(Reuters) - Apparel retailer Express Inc (EXPR.N) joined other U.S. retailers in forecasting a weaker-than-expected holiday quarter as muted Thanksgiving sales resulted in heavy discounting.
Express’s shares fell as much as 24 percent in afternoon trading, making it the top loser on the New York Stock Exchange.
Retailers from Urban Outfitters Inc (URBN.O) to Wal-Mart Stores Inc (WMT.N) are bracing for what is expected to be the toughest holiday shopping season since 2008 as customers become more budget-conscious and value-focused.
“We don’t see an end to the promotional environment ... that’s the reality and we have to learn to deal with it,” Chief Executive Michael Weiss said on a call after Express posted a third-quarter profit that missed analysts’ estimates.
“We had been planning for a promotional holiday season but we now expect the intensity of those promotions to reach heightened levels,” Weiss said in a statement on Wednesday.
Heavy discounting hurt U.S. retail sales during the Thanksgiving weekend as shoppers spent about 3 percent less than they did a year earlier, industry group National Retail Federation said on Sunday.
Express, whose trendy merchandise targets shoppers aged between 20 and 30, also cut its full year profit outlook as Thanksgiving week sales were weaker than expected.
The company is unlikely to deliver the gross margin gains it had expected in the current quarter due to the heavy discounting, Chief Financial Officer Paul Dascoli said.
While Express’s trendy merchandise, such as crop tops and pencil skirts, has clicked with shoppers this year, the disappointing forecast suggests that tough times lie ahead.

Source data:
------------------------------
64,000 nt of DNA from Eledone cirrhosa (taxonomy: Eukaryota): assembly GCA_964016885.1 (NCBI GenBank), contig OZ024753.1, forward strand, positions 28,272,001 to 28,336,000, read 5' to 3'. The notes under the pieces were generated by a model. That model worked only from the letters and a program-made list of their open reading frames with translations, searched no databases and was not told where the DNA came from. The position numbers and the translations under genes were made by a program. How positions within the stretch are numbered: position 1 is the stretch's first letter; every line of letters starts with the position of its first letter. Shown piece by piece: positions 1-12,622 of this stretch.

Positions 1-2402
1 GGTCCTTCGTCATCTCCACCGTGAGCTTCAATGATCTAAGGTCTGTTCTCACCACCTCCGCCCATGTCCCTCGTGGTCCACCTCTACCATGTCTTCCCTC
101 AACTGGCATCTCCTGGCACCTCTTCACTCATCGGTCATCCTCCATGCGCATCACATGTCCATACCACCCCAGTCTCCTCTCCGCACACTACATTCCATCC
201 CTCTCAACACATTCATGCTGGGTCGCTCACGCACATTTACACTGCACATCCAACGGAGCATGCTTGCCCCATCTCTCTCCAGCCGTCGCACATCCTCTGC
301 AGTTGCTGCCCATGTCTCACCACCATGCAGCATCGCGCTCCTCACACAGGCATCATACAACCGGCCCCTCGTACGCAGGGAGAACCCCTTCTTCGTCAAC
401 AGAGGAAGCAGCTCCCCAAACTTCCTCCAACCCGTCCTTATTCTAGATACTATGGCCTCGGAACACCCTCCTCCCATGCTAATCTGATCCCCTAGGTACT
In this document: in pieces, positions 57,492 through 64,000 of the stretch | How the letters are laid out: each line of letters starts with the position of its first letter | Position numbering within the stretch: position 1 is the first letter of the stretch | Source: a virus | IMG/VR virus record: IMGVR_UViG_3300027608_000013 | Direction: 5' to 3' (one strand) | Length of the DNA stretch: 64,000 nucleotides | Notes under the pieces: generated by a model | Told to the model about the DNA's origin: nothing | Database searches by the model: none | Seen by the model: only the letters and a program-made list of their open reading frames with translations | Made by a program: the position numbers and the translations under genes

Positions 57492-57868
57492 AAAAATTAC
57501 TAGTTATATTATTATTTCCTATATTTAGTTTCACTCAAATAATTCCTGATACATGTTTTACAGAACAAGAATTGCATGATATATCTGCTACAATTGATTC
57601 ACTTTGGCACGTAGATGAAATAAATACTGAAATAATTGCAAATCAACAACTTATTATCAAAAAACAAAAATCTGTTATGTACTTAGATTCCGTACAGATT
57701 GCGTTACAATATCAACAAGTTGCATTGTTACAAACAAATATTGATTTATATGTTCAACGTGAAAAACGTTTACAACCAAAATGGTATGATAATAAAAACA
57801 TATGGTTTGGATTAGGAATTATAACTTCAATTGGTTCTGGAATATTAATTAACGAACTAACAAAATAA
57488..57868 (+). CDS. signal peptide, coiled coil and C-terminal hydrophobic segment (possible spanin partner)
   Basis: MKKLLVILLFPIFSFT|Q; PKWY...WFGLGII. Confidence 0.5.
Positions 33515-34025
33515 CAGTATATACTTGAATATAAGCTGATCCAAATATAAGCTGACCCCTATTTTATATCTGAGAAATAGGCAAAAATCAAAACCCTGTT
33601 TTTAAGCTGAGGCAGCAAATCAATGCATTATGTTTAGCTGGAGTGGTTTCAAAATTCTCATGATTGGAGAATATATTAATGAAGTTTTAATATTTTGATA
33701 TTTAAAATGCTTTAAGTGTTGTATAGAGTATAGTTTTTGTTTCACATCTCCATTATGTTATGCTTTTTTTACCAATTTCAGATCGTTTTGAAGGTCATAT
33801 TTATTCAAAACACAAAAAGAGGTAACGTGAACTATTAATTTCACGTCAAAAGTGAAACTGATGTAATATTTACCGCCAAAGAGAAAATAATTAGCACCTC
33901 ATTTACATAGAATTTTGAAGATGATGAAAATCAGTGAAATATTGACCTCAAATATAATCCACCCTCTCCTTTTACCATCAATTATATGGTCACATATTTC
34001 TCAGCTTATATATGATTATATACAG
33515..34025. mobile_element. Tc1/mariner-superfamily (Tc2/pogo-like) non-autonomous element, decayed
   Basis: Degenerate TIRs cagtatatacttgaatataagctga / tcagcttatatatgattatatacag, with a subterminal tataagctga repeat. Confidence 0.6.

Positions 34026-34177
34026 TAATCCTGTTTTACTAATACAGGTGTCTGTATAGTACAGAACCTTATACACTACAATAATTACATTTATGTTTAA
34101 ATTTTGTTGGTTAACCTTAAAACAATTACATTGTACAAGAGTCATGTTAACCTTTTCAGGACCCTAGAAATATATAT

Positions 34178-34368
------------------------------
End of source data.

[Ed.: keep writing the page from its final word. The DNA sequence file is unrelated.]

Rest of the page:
“They’re competing with everybody because they have a dressy component, a casual component, a wear-to-work component and it makes it a lot more challenging for them, even in an environment where they have the right fashion product,” Suntrust Robinson Humphrey analyst Pamela Quintiliano said.
Last month Ann Inc ANN.N, parent of the Ann Taylor and LOFT women’s apparel chains, also forecast holiday sales that missed analysts’ estimates. The company had been outperforming other retailers because of its more fashionable merchandise.
Express forecast a profit of 66-71 cents per share for the fourth quarter ending February 1, 2014. Analysts on average are expecting a profit of 78 cents per share, according to Thomson Reuters I/B/E/S.
Express said net income rose 11 percent to $19.3 million, or 23 cents per share, in the third quarter ended November 2.
Sales rose 7 percent to $503 million, while comparable sales rose 5 percent in the quarter.
Analysts’ were expecting a profit of 25 cents per share, on revenue of $499.7 million.
Express shares were trading at $18.90 on Wednesday. They have risen 63.5 percent this year to their Tuesday close of $24.67.
Editing by Savio D'Souza